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Avg. Rating: 4.39
An overlooked creepy classic
Many people have seen the movie, "Silence of the Lambs," and have read the book. But before "Silence" there was the "Red Dragon." This book is creepier, scarier and more suspenseful than the more famous "Silence."
I read this book long before "Silence" and was mesmerized. It's about Will Graham, an ex-FBI agent, who is manipulated by his former FBI boss into joining the hunt for a brutal serial killer, who they call the Tooth Fairy because he bites his victims, but who calls himself the Red Dragon. Graham can reach a place in himself where he thinks and feels like serial killers. He has used his talents in the past to understand serial killer's motivations and predict their movements. He caught Hannibal the Cannibal using this ability and almost lost his life when Hannibal attacked him. He hates his "gift," it scares him because he fears there is a fine line between him and a mass murderer, and Hannibal knows it. In Hannibal's super genuis style he tortures Graham with his own terror of himself, and encourages the Red Dragon in his killing spree.
The really horific part of the story, however, is that there may be a very fine line between mass muderers and us. Harris gives a truly creepy look into the mind of multiple murderer, Francis Dolarhyde. He graphically portrays Dolarhyde's brutal childhood, and not only do we sypathize, we see the logic of what he's doing. We understand why he kills, and what his killing symbolizes to him. We even feel sorry for him. For example, Dolarhyde breaks all the mirrors in the houses of his victims because he hates the sight of himself. At the same time he inserts pieces of the mirrors in the victim's eyes so they will *see* him. The sorrow and pity generated for the victims and killer is intense. It leads us to question whether we, too, could kill given the right, or wrong, set of circumstanses. Too creepy!
The book also gives an interesting view into the workings of the FBI's serial crimes division. Harris describes the forensics process for hair and fiber samples, fingerprints, bite marks, and other details. And we get a fascinating glimpse of the psychological profile process.
This book is not for the sqemish, the murder scenes are graphic and bloody and the story is intense. But, if you're looking for a thriller that goes deeper than the usual and has real characters, then this is the book for you. Just don't read it when you're alone at night, it will scare the pants off you!!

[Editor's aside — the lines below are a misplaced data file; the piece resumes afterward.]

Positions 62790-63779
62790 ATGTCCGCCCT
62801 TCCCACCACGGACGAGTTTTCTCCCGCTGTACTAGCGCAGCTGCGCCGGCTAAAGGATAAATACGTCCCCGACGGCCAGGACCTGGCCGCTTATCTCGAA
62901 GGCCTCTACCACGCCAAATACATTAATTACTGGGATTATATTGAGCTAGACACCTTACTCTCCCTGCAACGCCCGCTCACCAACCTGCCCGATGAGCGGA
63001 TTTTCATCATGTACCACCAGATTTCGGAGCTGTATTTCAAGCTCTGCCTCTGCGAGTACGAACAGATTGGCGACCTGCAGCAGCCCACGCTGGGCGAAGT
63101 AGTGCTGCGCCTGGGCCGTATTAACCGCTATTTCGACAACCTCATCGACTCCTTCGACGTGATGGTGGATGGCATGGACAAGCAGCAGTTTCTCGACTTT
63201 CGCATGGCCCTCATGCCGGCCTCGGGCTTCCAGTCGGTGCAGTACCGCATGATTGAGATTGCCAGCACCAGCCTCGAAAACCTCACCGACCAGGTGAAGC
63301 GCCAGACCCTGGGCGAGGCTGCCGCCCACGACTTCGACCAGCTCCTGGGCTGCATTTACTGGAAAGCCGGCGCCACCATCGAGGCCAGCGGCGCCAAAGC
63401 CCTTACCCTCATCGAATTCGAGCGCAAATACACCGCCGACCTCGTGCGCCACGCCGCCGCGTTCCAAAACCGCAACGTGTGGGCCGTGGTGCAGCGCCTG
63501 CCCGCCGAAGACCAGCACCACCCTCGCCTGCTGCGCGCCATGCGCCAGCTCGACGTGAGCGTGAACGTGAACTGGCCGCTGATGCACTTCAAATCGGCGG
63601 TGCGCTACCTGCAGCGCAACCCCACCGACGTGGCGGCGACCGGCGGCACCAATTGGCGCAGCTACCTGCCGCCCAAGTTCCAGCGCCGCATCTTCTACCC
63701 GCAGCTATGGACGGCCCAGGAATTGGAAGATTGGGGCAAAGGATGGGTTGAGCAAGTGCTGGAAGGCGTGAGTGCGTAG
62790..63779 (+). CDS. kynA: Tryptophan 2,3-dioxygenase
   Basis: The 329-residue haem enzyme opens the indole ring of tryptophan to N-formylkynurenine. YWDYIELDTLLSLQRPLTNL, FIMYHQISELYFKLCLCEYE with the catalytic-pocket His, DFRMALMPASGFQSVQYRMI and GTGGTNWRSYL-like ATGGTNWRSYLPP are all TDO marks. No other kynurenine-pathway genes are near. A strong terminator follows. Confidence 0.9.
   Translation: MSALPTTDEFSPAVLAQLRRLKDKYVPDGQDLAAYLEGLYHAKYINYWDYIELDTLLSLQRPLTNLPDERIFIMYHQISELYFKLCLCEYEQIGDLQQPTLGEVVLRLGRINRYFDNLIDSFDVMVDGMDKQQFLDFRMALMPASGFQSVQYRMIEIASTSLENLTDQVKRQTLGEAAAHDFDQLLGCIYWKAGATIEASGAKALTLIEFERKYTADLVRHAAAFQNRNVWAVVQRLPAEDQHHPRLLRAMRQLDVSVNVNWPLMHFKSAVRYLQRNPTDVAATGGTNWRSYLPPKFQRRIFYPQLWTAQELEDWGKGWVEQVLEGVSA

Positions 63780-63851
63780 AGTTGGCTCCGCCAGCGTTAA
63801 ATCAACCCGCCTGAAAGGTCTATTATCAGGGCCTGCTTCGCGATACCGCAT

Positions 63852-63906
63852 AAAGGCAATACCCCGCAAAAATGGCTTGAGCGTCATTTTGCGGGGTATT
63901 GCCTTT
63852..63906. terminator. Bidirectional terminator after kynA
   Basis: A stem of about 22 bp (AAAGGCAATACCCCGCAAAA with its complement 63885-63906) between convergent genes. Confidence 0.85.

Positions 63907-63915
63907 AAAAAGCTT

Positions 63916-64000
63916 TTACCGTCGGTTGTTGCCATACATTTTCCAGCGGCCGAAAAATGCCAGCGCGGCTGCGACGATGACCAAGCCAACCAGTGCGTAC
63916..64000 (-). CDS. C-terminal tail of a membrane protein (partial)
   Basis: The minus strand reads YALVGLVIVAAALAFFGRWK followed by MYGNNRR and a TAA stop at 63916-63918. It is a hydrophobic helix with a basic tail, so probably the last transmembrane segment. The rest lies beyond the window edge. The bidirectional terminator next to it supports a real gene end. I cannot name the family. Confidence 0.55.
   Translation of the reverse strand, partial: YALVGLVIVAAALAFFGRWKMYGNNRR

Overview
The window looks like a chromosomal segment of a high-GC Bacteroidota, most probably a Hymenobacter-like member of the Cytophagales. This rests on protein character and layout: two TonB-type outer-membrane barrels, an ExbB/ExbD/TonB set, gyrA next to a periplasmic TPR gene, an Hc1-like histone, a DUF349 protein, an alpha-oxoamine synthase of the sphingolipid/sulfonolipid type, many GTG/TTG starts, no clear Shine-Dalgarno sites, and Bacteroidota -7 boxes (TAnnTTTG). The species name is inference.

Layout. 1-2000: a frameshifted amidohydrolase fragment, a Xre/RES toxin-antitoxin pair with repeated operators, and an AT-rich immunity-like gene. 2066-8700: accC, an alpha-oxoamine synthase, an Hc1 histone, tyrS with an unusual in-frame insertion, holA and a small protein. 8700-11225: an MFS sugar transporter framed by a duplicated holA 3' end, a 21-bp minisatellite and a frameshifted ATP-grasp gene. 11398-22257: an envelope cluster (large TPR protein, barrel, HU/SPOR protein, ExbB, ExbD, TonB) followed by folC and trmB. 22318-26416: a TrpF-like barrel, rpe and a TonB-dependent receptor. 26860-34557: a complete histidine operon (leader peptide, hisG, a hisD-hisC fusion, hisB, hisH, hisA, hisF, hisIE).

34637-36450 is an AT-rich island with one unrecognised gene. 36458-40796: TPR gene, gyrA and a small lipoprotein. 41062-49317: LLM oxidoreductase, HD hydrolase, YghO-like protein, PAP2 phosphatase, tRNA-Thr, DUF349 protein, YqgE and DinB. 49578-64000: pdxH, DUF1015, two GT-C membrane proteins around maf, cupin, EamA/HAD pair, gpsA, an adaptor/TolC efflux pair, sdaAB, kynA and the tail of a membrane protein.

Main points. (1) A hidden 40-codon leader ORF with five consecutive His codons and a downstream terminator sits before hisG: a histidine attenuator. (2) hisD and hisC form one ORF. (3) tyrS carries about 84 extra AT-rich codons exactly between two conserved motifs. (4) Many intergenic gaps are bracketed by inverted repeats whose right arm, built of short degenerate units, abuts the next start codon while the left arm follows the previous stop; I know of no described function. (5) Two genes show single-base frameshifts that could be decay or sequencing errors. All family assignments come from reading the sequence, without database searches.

This book precedes Silence of the Lambs and Hannibal. It was also made into a pretty good film (Manhunter, a Michael Mann film. Mann is famous for Miami Vice.)
Rather than focus on Hannibal Lecter, this book concentrates on investigator Will Graham, who quit the FBI after catching Hannibal Lecter and just about freaked out from the experience. Graham's theory is that to catch a serial murderer, you must think like the murderer. In the case of Lecter, that brought Graham a mite too close to his own demons.
He is forced to call these demons up again when he is on the hunt for a really nasty killer who's been slaughtering entire families. As in Silence of the Lambs, Graham has to consult his nemesis/mentor Hannibal to get inside the head of the killer. Unlike Silence of the Lambs, Graham also has to, once again, get inside the head of the killer and face his own psychological problems.
Red Dragon is somewhat different than Silence of the Lambs or Hannibal because it depicts the daily life of the murderer. This is probably the closest depiction to a real serial killer in any of Harris' books--a character who blends into the most mundane levels of society and is practically colorless, until you enter his world of madness and evil.
While not as good as Silence of the Lambs, which reads as well as the film, this is a good novel and will satisfy any Harris fans who have read Silence of the Lambs and Hannibal.
It starts off strongly but it eventually falls into some pretty predictable plot lines for this genre. I don't know if its because Red Dragon has inspired other books or if Harris was pulling from the same sources that the other books pulled from too.
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